On 8 January 2016, the Prime Minister of Hungary, Viktor Orbán, called for a complete halt to migration into Europe. If borders of the Schengen Zone are not controlled, the Schengen system (i.e. free movement of people within the participating countries) will collapse, he said.
Economics Professor Emeritus Hans-Werner Sinn, ranked by several papers as one of the leading German intellectuals, reacted on 1 February 2016 to "the Cologne New Year's Eve events", stating: Germany, because of its history, has a lasting obligation to protect those who are politically persecuted, but not to put up with a massive and uncontrolled rush of economic refugees. If a state, for example Germany, neglects to effectively protect its borders and thus to protect its public assets and its social security system, chaos, violence and inefficiency would damage that state to such a degree that it could no longer fulfil its aforementioned humanitary assignments. In the current situation though, with Germany being part of the Schengen Area, it would suffice for Germany if the outer borders of that Schengen Zone were effectively protected, which presently would require most of all protecting the Schengen outer borders of Italy and Slovenia. Italy, Sinn suggested, should bring the refugees back to Africa as – according to Sinn – Spain was already doing; Slovenia should be assisted in securing its outside Schengen border. On those controlled outer Schengen borders, reception camps for arriving asylum applicants could then be erected, and the asylum applicants qualifying there for asylum according to uniform European asylum criteria could be distributed over those Schengen countries willing to accept their share of them.
Criticism of racism in reactions
The Süddeutsche Zeitung newspaper published on Saturday, 9 January 2016 an illustration of a black arm reaching up between white female legs, which has been criticised as racism by other media and journalists; the Süddeutsche apologised for it the next day.
On its 9 January front cover, the German magazine Focus showed a naked blonde white woman, stained by black handprints all over her body, accompanied by the text: "After the sex attacks by migrants: Are we still tolerant or already blind?" On 11 January, columnist Jakob Augstein, writing in Spiegel Online, denounced this as an implicit racist message, suggesting: 'it's okay for white men to abuse white women, but not for men of the other human racial groupings'. Al Jazeera America condemned the cover image as a "racist machination as archaic as the tale of Shakespeare's Othello". A similar picture was published on the cover of the Polish weekly paper Sieci in early 2016: a blonde woman, wrapped in the European flag, grabbed from several sides by dark, hairy arms. The title of the linked article was "The Islamic rape of Europe".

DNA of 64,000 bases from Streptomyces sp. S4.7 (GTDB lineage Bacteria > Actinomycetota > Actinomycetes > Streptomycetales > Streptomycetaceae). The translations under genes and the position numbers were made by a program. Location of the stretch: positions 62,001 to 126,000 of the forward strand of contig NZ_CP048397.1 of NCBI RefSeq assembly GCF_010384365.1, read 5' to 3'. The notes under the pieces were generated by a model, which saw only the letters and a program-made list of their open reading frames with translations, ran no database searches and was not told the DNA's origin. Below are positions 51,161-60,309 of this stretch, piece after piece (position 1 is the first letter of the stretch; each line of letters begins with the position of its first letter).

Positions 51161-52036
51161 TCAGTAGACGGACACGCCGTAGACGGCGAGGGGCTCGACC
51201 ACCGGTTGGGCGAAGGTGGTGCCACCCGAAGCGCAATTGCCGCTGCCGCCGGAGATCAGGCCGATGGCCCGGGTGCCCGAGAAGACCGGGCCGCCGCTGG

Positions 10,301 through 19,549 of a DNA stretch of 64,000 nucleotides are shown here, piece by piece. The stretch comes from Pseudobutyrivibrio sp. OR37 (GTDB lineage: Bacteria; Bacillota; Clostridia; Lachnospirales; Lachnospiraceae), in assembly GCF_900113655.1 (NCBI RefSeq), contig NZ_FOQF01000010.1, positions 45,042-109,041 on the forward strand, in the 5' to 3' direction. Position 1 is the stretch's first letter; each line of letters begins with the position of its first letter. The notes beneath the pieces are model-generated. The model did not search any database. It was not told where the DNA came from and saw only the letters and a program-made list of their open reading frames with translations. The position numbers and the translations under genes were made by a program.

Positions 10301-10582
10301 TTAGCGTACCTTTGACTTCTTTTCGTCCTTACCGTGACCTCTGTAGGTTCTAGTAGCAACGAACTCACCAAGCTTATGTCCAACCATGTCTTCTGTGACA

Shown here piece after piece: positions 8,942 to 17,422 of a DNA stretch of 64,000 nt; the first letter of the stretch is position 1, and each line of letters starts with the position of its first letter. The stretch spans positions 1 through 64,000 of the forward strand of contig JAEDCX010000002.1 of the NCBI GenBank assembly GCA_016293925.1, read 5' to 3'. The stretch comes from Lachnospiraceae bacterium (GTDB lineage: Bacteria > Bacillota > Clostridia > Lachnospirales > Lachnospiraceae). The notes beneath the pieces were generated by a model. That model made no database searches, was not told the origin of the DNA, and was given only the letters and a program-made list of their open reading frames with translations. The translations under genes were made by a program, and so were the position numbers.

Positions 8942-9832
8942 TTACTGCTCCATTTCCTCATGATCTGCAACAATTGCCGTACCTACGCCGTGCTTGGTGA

The French satirical magazine Charlie Hebdo on 13 January 2016 published a cartoon, recalling the Kurdish-Syrian three-year-old boy Alan Kurdi who, in September 2015, while fleeing with his family from the Syrian civil war, had drowned in the Mediterranean Sea. The dramatic photo of his dead body, published by nearly every serious news medium in the Western world, had elicited on the one hand awe and commiseration, and on the other hand irritation at 'dead-child porn for progressives'. Charlie Hebdo pictured Alan Kurdi as a grown-up man lecherously chasing a running blonde woman. The accompanying text goes: "Migrants. Que sérait devenu le petit Aylan s'il avait grandi? Tripoteur de fesses en Allemagne" ("Migrants. What would little Aylan have grown up to be? Ass groper in Germany").
Remarks that the federal government had suspended the constitutional state
Two professors of constitutional law and former members of the German Federal Constitutional Court, Udo Di Fabio and Hans-Jürgen Papier, remarked on 14 January 2016 that the federal government had suspended the constitutional state by unconditionally opening the country's borders in 2015.
Russian television misquoting a German imam
On around 20 January 2016, Russian television channel REN TV cited the Cologne-based imam Sami Abu-Yusuf as blaming the women for the sexual assaults, because they had been walking around perfumed and 'half-naked'. The next day, the imam protested in a German newspaper that his words had been mistranslated by that TV station, and that he had only tried to give as a possible explanation, without justifying the assaults, the combination of women being lightly dressed and wearing perfume with young men being disinhibited by pills, drugs, or alcohol.